Doc Savage and his oddly assorted team might be considered the progenitors of today’s “Fantastic Four” and many other teams of superheroes — even Sgt. Fury and his Howling Commandos.” -Stan Lee, creator of Marvel Comics’ “Spider-Man” and “The X-Men”
There are probably two reasons to read pulp fiction that’s 70, 80, 90, and even 100 years old. The first is that you’re a true fan of the genre. The second is, if not for these ancient heroes, we wouldn’t have the modern ones that, at least up until recently, were box office blockbusters at the movies.
In the mid-1960s as I was about to enter Junior High, I didn’t realize these stories existed and more, I didn’t know that various publishers had finally convinced the owners of these older properties to allow them to appear as paperbacks. It was the perfect time for me. I was the age and sex of the target audience, and the average price for a paperback was around 40 to 60 cents a copy. Heck, back then, even a comic book cost 12 cents.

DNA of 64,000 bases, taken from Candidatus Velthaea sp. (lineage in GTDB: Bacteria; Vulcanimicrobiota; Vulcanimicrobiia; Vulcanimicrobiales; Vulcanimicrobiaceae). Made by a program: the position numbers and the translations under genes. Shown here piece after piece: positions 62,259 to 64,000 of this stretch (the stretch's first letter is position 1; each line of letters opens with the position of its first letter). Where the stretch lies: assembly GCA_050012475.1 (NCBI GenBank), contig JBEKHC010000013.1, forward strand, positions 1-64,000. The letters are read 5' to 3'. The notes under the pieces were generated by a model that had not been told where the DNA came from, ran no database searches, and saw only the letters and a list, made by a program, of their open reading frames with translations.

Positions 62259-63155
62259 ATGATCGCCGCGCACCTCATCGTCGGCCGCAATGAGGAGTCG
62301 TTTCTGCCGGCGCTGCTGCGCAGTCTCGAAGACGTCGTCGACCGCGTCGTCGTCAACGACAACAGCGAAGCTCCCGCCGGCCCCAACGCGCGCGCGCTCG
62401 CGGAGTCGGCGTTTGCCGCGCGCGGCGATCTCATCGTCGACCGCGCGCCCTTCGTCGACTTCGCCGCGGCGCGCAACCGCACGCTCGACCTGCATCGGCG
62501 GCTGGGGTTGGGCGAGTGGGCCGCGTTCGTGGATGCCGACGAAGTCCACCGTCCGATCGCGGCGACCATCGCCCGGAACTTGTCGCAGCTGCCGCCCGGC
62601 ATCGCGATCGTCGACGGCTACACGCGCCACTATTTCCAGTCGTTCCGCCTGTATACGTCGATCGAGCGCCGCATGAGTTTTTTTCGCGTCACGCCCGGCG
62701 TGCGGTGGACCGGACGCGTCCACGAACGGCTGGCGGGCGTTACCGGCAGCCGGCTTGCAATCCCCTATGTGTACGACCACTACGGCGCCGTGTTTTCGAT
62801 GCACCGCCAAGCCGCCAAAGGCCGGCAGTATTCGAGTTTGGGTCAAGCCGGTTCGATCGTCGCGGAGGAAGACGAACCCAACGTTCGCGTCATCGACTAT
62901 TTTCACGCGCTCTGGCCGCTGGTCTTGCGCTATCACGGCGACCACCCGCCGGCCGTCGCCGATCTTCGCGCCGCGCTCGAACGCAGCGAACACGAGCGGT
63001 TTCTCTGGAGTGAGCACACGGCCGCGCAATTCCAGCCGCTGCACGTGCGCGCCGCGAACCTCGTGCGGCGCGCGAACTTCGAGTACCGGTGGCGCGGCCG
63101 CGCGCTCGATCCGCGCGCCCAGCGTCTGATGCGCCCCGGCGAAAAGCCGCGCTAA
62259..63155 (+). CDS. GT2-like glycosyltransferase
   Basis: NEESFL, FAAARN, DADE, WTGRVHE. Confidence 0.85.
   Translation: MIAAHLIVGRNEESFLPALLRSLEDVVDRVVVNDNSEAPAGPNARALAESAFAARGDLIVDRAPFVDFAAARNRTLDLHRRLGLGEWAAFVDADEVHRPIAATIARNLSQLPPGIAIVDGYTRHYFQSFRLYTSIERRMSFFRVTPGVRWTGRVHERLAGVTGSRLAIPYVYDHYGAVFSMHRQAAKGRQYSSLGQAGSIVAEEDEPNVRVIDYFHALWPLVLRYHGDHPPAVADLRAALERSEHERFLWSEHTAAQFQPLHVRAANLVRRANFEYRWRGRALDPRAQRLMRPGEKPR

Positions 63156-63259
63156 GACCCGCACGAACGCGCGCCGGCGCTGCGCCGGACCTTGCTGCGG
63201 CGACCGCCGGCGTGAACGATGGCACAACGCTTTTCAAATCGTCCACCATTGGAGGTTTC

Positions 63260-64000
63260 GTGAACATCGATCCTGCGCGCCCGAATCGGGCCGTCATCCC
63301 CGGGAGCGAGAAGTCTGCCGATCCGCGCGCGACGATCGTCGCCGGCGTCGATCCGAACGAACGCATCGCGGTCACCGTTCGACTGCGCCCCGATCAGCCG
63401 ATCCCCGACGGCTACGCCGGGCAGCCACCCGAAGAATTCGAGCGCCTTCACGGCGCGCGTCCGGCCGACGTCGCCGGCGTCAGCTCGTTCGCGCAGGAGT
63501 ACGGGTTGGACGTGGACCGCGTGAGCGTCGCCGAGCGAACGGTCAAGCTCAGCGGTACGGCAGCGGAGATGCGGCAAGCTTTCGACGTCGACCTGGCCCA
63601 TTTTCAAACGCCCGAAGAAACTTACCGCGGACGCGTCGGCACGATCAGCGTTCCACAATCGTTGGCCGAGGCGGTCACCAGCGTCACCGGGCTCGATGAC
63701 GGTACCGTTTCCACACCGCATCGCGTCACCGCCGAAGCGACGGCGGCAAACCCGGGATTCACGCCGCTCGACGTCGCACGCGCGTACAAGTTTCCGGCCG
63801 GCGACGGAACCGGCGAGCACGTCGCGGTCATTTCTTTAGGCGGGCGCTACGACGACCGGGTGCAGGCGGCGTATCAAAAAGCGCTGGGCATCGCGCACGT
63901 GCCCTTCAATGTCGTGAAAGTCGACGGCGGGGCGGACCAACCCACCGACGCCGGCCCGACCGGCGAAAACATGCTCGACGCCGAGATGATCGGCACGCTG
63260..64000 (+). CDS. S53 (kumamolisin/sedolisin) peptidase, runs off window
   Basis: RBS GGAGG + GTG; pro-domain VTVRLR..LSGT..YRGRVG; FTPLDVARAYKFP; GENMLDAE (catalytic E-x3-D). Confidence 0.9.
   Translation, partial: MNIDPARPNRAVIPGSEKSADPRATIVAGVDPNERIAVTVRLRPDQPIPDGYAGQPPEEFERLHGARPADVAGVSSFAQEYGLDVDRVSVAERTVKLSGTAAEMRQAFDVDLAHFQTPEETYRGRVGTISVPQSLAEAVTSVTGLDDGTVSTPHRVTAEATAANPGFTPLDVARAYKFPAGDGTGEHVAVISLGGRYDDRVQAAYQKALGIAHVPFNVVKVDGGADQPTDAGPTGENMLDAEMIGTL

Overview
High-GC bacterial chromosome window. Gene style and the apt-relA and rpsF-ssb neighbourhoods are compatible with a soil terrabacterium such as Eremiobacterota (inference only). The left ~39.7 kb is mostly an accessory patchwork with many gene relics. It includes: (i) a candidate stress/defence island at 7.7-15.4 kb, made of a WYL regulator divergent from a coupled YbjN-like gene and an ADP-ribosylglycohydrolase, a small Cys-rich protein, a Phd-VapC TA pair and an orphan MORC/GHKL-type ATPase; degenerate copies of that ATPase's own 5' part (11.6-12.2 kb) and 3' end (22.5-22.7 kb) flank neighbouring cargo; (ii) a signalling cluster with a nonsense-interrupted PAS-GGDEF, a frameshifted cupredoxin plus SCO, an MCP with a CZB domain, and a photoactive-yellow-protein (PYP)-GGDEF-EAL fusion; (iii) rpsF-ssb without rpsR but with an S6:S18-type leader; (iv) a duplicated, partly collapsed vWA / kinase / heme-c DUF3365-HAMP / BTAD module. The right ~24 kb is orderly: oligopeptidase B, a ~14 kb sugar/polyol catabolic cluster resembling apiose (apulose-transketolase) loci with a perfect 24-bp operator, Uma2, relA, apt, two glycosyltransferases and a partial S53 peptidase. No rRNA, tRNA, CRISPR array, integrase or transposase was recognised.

So Edgar Rice Burroughs’ entire Tarzan and John Carter of Mars book series abruptly appeared in mall bookstores all across the country. So did E.E. “Doc” Smith’s Lensman and Skylark series along with what Robert E. Howard and every other author under the sun wrote about Conan the Barbarian.